Human as the main body stream of the society, their spiritual world is extremely complex and rich, these varieties of human nature shape us unique and distinct from each other. Real human nature has both human creativity and limitations, the imperfections in a person’s characteristics sometimes will perform negatively but in some cases, it won’t harm the whole character’s image. The Shakespearean play Othello reflects the profound social contradictions of the Renaissance, and William Shakespeare develops the idea of one’s ruling passion would falsely leading to the tragic path and creating misunderstandings between loved ones which will act as a double-edged sword that not only harms other but later on will harm oneself. This idea is showing through three main characters of the play, Othello, Iago, and Desdemona; Othello’s ruling passion leading to his jealousy which blinds his logic and gentle nature, Iago’s cruelty in order accomplishes his intelligence which gives him a weapon of language to manipulate people with his ruling passion, Desdemona and her sweet kindness motivates her ruling passion for helping Cassio without noticing her husband's transformation which later caused her own death.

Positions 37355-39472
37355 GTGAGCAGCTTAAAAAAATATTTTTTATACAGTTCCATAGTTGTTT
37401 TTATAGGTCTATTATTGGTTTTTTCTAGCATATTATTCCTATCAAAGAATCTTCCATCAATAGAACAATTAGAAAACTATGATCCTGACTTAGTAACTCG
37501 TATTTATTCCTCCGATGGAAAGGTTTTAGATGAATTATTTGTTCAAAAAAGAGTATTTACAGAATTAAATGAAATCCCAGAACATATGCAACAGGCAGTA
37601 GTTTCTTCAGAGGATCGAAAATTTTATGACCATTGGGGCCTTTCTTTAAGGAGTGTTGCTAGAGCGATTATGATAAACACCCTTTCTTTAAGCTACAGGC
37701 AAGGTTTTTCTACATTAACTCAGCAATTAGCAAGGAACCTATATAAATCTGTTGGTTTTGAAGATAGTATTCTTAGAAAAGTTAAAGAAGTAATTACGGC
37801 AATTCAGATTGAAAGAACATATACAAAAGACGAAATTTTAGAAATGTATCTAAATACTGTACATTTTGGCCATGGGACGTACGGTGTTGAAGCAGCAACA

William Shakespeare is the world’s pre-eminent dramatist whose plays range from tragedies to tragic comedies, etc. His general style of writing is often comparable to several of his contemporaries, like Romeo and Juliet is based on Arthur Brooke’s narrative poem, “The tragical history of Romeo and Juliet”. But Shakespeare’s works express a different range of human experience where his characters command the sympathy of audiences and also are complex as well as human in nature. Shakespeare makes the protagonist’s character development central to the plot.
William Shakespeare’s play Much Ado about Nothing traverses the complex social, and emotional trials and triumphs of romantic relationships; Shakespeare’s perspective on the subject is both very similar to ours today, and different. Although filled with sexual innuendos, and humorous trickery and shenanigans, Much Ado about Nothing also dives into the complexities of social anxieties, defense mechanisms to cope with the social pressures, and the emotions involved.